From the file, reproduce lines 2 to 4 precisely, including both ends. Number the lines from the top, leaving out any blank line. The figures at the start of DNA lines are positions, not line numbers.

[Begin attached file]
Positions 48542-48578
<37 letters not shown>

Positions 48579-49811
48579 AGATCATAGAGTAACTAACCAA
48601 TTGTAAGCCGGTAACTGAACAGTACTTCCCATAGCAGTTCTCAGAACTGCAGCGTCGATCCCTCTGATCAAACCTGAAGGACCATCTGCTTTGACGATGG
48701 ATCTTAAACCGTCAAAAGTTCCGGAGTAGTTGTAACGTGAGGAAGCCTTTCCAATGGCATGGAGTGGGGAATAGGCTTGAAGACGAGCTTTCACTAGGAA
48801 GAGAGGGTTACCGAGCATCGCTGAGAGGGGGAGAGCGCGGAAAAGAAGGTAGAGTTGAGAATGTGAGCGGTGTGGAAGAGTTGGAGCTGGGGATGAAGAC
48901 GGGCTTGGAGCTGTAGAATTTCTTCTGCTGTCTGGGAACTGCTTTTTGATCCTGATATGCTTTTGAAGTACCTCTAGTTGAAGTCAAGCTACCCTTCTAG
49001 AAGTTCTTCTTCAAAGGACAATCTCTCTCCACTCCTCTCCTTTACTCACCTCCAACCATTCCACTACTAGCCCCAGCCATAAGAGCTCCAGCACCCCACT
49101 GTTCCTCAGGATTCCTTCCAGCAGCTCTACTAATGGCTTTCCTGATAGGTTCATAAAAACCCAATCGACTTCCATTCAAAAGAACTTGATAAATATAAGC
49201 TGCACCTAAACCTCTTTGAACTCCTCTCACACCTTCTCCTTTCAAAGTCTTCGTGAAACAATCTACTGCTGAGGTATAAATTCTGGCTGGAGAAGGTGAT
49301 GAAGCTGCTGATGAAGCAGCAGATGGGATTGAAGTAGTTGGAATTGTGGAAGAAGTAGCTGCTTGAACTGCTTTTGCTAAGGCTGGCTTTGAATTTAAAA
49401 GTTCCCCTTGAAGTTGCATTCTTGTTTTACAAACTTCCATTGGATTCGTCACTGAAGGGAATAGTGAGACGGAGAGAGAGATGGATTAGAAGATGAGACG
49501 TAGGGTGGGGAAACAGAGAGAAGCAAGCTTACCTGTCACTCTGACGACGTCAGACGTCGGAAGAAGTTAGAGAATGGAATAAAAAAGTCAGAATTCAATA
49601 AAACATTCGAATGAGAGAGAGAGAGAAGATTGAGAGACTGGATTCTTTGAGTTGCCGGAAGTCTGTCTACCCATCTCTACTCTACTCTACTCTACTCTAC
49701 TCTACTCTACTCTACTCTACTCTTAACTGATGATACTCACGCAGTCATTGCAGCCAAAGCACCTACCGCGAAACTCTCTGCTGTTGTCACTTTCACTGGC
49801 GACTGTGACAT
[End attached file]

<37 letters not shown>

Positions 48579-49811
48579 AGATCATAGAGTAACTAACCAA